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We the Teenagers Should Have A Say Capri McKnight Staff Writer
PROMOTION VERSUS 31 PROMOTION PROM: 8 PROM Jayla Ayolo Shayna Swangin Staff Writers This year at Chavez Prep, eighth graders are having a promotion instead of a prom like last year. However, as eighth graders we believe that we should have a prom as well as a promotion, because it is the last time that we get to spend with our friends before we go our separate ways. We believe that even though
we have a prom in high school we should still be able to have a prom in middle school because it will be the last chance to have a dance with our middle school friends. It will give us an opportunity to spend the last moments with our close friends because it may be a while before we see them again. A prom will allow us to have a lot of fun and forget about all the drama and issues and focus on great memories. Having both a prom and promotion would allow students
to be both rewarded with their academic success and finish off the year with a great celebration at prom. Last year we had an end of the year dance which was an awesome experience to have a blast with friends for the last couple of hours, rather than sitting in a room watching others get awards, hoping to possibly get one yourself. The point is, both are fun events to have, but if we were to chose one, we would choose a prom.
“We the people,” the saying that begins the Constitution, means we should all have a say in our government. And aren’t teenagers people, too? It is not fair that teenagers under the age of 18 are not able to vote, since they are capable of making responsible decisions. One reason why we should be able to vote is because we have a lot to do with the government. We are students, meaning we fall under the Department of Education. We study a lot about the government and we have a lot to do with the government. If we do all of these things to help out our government, and if we talk and study so much about it, then why aren’t we allowed to vote? Another reason why I think the teenagers under the age 18 should be allowed to vote is because I am a resident of D.C., as are all Chavez Prep students. This means that we are close to our government system and the laws that they make affect us the most. For example, the federal government shutdown in October closed many services in D.C.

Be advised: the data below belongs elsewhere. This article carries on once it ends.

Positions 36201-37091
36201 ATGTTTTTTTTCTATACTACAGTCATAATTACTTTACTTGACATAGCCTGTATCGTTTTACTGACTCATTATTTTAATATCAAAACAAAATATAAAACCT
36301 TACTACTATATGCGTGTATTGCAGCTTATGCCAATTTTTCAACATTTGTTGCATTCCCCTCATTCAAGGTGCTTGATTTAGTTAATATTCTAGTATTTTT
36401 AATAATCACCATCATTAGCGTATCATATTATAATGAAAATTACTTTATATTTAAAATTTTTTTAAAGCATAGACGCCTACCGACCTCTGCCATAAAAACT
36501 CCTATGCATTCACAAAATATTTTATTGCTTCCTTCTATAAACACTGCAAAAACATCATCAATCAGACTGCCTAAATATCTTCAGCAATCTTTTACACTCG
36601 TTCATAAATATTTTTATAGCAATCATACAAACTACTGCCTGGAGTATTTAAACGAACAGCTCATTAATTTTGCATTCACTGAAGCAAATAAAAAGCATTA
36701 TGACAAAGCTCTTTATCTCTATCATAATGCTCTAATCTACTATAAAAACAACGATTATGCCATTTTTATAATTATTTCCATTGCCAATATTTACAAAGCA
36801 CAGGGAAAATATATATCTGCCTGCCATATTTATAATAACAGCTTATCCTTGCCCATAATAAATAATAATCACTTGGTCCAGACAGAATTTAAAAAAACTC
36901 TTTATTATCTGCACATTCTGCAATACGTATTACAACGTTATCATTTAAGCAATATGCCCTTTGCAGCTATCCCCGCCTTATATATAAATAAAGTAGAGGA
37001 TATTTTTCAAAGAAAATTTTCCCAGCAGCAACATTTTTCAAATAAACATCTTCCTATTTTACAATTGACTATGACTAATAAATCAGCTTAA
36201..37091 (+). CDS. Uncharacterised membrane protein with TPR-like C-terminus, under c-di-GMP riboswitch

and negatively affected our city and our lives for several weeks. We are surrounded by the cause and effects of the government’s arguments and decisions, so we should be able to vote for our leaders. Someone who disagrees with me would say teenagers are too young to vote -- they do not know a lot about the government. But that is not true. I can see where they are going with their perspective, but that statement is not true for everybody. I would disagree with these people because some teenagers know a lot about the government. Teenagers who live in D.C. get affected by the government on a daily basis, and have firstperson knowledge of how the government works. We are old enough to determine who we want to lead us. If we are affected so much by the government’s decisions, we should have a say in our leader. The Constitution says ‘’We the people,” Obama says ‘’We the people,” and if all of these sources refer back to ‘’We the people,” then ‘’We the people,’’ including teenagers, should really have a say.
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Leaving the Nest: 9th Graders Say Goodbye to Chavez Prep Stephanie Bueno Editor Most of the ninth graders have been placed in the nest since sixth grade and have been growing ever since, but now it is time to spread our wings and fly. It may sound cliche, but it is the end of the year and the last year at Chavez for the ninth graders. Many of us are going to different high schools next year. Keidy Granados is going to McKinley Tech High School. “McKinley will be different because it will be more independent, since there is no one-on-one with the students. I will have to manage my time in order to be successful,” she says. “I want to say thank you to my teachers because I gave them so many headaches that they even put on a smile on their faces to help me be the person I am today.” Salomon Barahona is going to a private school called St. Albans. He says “I am looking forward to the classes and how they will be organized. I will try to participate in extracurricular activities. I will miss the support they [Chavez teachers] give me to keep working on.” Marle Pineda is going to Bell High School. “My most memorable moments [at Chavez Prep] were Prep Quest, We the People, and Eagles Nest,” she says. She says she will miss Chavez Prep